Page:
So, God, you say, el Hefe, what are you trying to tell me with your funny smell?
The bugs do a drum roll.
The funny smell of God tells you that the one thing you must now do in order to perfect your faith is to not believe in God.
You heard me, He says. What part of "don't believe" can you not smell?
But it's absurd, you say. You're right there. I can smell you. There cannot be the slightest question lingering about your existence.
Which is why it's not easy, He says. This is your task, your purpose in life. Why do you think I caught you when your chute didn't open?
You are speechless.
My mysterious ways?
You're still stupid with amazement.
I'm just saying.
So, you close your eyes and give it a shot. If this is what you must do as your brains fry and the love of your life is swept out to sea in a balloon, this is what you will do.
It would be so much easier if He would only move downwind.
But that would be cheating, wouldn't it?
The God smell engulfing you completely is an epiphany. You might have been a non-believer when you set off into this desert but it would be insane to disbelieve now.
Which is just what God is demanding you do—not believe in Him even though He is right there in front of you, behind you, above and below you, and on both sides.
It's always something.
You take a deep breath and open your eyes, and the sky is full of balloons.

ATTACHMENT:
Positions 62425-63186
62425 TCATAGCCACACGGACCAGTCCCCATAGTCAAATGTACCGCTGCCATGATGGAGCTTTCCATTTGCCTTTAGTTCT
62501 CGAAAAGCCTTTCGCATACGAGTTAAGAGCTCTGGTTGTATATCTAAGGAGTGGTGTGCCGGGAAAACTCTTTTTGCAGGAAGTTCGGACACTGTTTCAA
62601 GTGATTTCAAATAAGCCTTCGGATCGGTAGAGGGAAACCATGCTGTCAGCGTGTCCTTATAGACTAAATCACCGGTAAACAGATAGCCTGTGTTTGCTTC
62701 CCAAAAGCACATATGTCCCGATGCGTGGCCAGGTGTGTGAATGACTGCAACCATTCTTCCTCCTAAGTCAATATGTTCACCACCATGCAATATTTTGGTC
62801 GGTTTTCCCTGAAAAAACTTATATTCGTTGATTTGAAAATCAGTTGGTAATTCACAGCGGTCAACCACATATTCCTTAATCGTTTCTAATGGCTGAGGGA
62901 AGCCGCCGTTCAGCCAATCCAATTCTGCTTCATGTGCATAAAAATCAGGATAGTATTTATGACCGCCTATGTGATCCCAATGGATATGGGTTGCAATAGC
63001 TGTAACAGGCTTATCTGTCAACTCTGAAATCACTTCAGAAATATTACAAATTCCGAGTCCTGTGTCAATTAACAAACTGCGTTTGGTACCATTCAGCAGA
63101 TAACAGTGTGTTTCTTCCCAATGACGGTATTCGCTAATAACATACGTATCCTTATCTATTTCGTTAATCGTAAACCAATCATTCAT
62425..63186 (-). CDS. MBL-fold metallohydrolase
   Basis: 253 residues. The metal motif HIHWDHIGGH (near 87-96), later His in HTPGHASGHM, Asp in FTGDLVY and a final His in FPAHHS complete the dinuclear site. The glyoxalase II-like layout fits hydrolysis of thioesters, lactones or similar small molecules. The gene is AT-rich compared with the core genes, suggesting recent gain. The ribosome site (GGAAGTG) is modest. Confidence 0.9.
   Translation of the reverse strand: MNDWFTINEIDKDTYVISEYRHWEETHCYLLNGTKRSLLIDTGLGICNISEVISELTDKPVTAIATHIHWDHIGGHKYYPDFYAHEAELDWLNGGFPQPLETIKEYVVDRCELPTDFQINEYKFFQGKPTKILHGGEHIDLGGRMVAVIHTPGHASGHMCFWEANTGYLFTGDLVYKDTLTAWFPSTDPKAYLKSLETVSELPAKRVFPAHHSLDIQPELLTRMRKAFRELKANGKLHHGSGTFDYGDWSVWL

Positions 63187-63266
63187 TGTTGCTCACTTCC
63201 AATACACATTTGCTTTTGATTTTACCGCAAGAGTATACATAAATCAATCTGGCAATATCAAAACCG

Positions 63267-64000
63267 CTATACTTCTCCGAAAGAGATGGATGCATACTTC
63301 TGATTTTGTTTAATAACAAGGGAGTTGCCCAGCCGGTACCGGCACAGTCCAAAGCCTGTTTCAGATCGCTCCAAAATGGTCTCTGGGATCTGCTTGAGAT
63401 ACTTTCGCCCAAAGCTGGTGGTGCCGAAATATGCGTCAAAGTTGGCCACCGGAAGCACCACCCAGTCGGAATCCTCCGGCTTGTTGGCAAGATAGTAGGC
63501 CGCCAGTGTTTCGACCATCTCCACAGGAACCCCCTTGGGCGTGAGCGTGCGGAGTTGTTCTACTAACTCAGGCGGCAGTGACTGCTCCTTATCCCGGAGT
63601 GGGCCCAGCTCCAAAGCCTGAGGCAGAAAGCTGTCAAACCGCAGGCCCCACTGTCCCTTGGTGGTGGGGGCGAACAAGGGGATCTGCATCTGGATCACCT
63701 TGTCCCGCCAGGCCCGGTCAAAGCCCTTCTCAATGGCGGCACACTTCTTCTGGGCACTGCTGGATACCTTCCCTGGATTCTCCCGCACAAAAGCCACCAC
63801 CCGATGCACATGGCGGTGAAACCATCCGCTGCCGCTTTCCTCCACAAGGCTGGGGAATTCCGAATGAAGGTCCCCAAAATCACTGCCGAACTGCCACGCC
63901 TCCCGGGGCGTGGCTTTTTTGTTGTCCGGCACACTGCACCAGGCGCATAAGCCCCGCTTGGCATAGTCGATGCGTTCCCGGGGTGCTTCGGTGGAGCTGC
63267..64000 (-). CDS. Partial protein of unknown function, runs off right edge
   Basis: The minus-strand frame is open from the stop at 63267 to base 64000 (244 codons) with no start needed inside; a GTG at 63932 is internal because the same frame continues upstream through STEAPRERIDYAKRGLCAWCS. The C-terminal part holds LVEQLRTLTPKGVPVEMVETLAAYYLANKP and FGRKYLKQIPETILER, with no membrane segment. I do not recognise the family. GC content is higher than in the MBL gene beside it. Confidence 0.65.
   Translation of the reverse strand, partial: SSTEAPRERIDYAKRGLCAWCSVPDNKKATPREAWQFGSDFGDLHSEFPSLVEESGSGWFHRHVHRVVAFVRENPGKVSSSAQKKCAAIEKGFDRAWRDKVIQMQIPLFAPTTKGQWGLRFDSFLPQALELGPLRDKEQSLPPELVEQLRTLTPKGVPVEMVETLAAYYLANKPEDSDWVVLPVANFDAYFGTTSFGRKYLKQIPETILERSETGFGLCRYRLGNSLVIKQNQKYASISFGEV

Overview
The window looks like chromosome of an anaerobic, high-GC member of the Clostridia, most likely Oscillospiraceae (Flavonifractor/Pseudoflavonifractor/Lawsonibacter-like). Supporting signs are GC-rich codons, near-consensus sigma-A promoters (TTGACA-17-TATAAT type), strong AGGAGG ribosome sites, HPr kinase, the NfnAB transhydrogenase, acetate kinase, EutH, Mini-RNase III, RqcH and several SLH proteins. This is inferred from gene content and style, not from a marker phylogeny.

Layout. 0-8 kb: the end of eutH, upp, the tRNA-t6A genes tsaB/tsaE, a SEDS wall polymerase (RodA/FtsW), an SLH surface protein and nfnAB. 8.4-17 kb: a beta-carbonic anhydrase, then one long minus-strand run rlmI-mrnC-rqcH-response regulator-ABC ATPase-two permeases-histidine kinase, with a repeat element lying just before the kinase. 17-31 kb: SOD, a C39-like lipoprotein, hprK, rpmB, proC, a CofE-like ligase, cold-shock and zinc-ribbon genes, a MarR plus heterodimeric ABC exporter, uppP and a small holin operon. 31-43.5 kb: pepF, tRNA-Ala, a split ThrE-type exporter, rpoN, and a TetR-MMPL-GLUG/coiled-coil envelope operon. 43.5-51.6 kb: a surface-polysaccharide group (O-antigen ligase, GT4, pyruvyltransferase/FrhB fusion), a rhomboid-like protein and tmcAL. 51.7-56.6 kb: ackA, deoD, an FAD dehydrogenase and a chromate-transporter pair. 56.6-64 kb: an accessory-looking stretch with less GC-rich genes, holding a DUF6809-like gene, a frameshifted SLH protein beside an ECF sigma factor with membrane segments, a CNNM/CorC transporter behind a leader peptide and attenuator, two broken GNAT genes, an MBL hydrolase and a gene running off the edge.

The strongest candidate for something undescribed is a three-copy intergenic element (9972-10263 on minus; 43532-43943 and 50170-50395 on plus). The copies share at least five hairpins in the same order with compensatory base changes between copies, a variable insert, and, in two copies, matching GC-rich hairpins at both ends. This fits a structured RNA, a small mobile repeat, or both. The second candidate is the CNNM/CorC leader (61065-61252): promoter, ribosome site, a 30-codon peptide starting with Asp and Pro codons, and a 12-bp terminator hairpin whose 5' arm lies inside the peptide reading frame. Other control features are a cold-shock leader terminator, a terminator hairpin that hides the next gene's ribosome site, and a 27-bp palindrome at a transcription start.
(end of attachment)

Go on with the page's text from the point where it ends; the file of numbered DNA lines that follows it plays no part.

All content in SmokeLong Quarterly copyright 2003-2014 by its authors.
Ray Vukcevich is the author of "Meet Me in the Moon Room."
Read the interview.
Robinson Accola creates artwork for SmokeLong Quarterly as needed.
|Issue Twenty-Five (June 25, 2009): Bush Chanting by Cynthia Helen Beecher «» Flying Pens by Pam Bolton «» Rats by Z.Z. Boone «» The Hobblers by Dan Chaon «» Slanguistic Lipstick by Frank Dahai «» Rain by Natalie DeClerck «» Good Friday by Steven Gullion «» Me and Theodore Are Trapped in the Trunk of the Car with Rags in Our Mouths and Tape Around Our Wrists and Ankles, Please Let Us Out. by Mary Hamilton «» Underfoot by Joan Harvey «» A Minor Setback by Tara Laskowski «» Woman in a Bar by Dorianne Laux «» Matt: How It Will Happen by Amanda Nazario «» Trace by Darlin' Neal «» Exile on Payne Street by Ryan Ridge «» Home Economics by Gail Louise Siegel «» A Funny Smell by Ray Vukcevich «» Andersonville by Lindsay Marianna Walker «» Northern Migration by Brandon Wicks «» Interviews: Cynthia Helen Beecher «» Pam Bolton «» Z.Z. Boone «» Dan Chaon «» Frank Dahai «» Natalie DeClerck «» Steven Gullion «» Mary Hamilton «» Joan Harvey «» Tara Laskowski «» Dorianne Laux «» Amanda Nazario «» Darlin' Neal «» Ryan Ridge «» Gail Louise Siegel «» Ray Vukcevich «» Lindsay Marianna Walker «» Brandon Wicks «» Cover Art "The Vanishing Lotus" by Marty D. Ison «» Letter From the Editor|